Case Caption: Gibson Charles v. People of the Virgin IslandsCase Number: S. Ct. Crim. No. 2013-0071Date: 06/20/2014Author: Hodge, Rhys S. Citation: Summary:

Convictions on multiple counts of aggravated rape, unlawful sexual contact, and child abuse of two minor victims are affirmed. There was sufficient evidence to conclude that one victim was raped on or about the time charged, when she was nine years old, and her testimony as the victim was sufficient to sustain the convictions for multiple rapes charged in three separate counts. The evidence for the charge of unlawful sexual contact, witnessed by others, was adequate for a rational trier of fact to determine that at least one act of unlawful sexual contact occurred as alleged. Evidence supporting a count charging child abuse included testimony of physical abuse by the defendant on or about the date charged. Three other counts charging aggravated rape and unlawful sexual contact with a second victim was supported by testimony concerning the month and year of the offense, and was sufficient for a rational juror to find defendant guilty of rape and unlawful sexual conduct on or about the dates charged. Reading the information in its entirety, the defendant was fairly informed of the charges against him. Adverse rulings by a trial court are generally not sufficient to establish bias, and it has not been shown that the trial judge's decision to limit cross-examination on details of how one of the victim came to live with defendant was prejudicial. Nor was it shown that the trial court unduly “admonished” defense counsel. The judge imposed reasonable restrictions on cross-examination and permitted defense counsel to finish his line of questioning. Therefore, it cannot be said that the trial court's actions rose to the level of actual bias or prejudice that would warrant reversal. Testimony of two physicians, governed at the time of trial by the former Uniform Rules of Evidence codified in 5 V.I.C. §§ 771-956, was not given as expert testimony but was lay witness testimony rationally based on the perceptions of the witnesses and helpful to a clear understanding of their testimony. In addition, the then-applicable evidence rules codified an exception to the hearsay rule that permitted the admission of certain prior consistent statements, and the Superior Court committed no error by permitting testimony by one of the doctors recounting the statements of one victim. If more than one conviction is based on a single act, the trial court must stay the execution of punishment for all but one of the convictions, and here the defendant was sentenced for his convictions for the aggravated rapes as well as child abuse of these victims in two counts based on the same acts constituting the rapes. He was therefore punished twice for offenses that arose out of a single act in violation of section 104. Accordingly, the case is remanded for the Superior Court to enter conviction and announce a sentence for each offense of which the defendant was convicted, but then stay imposition of punishment where 14 V.I.C. § 104 is implicated. Other necessary corrections to the September 17, 2013 Judgment and Commitment shall also be addressed by the Superior Court on remand.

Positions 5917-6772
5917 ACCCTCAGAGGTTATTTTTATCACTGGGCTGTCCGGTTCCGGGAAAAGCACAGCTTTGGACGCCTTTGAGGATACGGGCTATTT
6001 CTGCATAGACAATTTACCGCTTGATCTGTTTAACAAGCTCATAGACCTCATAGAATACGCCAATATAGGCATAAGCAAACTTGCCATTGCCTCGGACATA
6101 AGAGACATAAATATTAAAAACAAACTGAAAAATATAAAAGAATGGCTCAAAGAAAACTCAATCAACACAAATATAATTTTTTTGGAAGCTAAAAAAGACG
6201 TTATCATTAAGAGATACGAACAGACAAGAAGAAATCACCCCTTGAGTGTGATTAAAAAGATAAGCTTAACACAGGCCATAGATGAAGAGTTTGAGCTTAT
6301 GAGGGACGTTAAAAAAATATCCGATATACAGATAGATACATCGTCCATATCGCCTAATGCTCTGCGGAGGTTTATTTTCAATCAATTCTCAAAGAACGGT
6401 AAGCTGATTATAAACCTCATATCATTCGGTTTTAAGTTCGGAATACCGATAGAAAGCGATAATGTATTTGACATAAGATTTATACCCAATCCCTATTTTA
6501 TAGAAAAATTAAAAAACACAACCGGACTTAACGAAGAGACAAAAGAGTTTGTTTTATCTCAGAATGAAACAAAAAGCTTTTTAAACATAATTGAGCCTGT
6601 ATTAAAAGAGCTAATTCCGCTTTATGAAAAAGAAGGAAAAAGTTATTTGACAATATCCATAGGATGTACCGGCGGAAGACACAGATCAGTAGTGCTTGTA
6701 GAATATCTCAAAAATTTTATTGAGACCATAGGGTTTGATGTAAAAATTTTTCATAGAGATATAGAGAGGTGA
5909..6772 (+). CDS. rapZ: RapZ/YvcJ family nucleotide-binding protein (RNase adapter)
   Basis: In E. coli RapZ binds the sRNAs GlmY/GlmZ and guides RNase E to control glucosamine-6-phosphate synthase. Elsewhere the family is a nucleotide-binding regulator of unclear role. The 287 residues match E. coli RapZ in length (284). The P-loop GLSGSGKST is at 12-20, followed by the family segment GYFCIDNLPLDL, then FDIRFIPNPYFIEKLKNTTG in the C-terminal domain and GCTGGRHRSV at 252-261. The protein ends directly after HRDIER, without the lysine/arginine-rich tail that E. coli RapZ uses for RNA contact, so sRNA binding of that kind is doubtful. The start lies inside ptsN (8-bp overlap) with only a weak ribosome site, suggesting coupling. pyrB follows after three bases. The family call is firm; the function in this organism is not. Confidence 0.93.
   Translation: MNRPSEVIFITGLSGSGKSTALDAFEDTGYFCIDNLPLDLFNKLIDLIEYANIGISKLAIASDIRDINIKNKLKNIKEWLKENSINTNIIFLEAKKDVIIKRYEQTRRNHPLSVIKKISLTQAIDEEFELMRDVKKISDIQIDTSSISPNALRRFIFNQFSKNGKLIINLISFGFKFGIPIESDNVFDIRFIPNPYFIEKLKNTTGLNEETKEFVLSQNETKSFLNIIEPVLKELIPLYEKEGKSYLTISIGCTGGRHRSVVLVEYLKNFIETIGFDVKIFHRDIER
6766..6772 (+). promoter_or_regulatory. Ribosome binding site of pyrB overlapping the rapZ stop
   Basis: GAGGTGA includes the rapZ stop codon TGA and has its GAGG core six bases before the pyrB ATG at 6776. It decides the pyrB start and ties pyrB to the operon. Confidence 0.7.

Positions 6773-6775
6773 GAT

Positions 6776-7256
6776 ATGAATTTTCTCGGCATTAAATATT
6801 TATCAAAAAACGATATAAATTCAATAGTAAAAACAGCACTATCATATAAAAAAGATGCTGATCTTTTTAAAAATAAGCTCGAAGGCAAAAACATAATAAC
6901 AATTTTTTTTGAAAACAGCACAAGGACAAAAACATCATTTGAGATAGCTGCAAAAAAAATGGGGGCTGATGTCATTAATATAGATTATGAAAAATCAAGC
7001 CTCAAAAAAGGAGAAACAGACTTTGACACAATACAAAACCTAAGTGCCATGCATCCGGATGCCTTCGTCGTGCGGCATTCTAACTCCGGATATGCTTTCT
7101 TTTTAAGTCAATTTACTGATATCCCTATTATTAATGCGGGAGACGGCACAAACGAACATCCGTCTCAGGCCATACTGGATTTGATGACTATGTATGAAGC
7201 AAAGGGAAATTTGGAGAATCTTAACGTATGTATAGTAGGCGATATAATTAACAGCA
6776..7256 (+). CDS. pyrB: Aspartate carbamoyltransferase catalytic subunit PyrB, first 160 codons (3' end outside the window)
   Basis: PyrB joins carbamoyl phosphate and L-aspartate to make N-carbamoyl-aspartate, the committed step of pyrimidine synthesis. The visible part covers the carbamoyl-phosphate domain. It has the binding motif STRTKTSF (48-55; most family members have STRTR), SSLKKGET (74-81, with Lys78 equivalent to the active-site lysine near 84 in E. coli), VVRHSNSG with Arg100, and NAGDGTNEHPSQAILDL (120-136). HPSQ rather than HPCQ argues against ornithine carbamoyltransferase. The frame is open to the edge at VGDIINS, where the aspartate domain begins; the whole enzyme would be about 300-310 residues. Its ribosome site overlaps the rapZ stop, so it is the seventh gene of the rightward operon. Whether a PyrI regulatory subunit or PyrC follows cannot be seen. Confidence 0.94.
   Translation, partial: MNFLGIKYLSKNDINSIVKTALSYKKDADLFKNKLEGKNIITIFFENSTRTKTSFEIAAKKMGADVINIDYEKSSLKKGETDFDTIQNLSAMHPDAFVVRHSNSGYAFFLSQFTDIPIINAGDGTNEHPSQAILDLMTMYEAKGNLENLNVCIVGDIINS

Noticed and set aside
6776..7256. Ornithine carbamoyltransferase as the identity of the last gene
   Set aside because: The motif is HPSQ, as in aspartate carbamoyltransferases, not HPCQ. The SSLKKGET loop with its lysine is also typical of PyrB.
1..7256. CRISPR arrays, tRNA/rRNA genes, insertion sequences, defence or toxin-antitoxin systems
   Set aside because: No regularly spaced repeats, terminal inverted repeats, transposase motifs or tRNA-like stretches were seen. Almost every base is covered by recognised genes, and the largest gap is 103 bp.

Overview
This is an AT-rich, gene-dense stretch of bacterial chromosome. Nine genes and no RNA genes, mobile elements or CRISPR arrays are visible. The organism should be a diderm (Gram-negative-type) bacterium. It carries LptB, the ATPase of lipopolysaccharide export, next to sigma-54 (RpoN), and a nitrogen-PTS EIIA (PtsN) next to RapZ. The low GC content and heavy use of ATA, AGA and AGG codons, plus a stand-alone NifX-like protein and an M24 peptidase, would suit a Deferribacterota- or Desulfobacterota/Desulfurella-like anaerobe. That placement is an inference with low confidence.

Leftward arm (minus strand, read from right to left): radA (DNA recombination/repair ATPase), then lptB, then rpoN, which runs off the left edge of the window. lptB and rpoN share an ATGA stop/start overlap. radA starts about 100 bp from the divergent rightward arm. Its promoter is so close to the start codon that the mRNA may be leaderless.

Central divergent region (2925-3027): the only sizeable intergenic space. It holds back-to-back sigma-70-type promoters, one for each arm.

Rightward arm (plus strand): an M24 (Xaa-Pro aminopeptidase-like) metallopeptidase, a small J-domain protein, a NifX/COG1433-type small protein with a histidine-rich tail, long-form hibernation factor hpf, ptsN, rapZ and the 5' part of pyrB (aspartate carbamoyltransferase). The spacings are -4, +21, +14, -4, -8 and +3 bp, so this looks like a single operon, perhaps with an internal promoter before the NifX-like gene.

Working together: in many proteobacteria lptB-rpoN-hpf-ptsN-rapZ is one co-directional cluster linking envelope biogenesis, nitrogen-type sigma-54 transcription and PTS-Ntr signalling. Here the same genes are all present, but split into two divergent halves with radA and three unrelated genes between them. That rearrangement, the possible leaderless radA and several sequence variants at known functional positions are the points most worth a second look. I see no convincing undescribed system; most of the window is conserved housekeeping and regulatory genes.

Attachment: Open Document or Opinion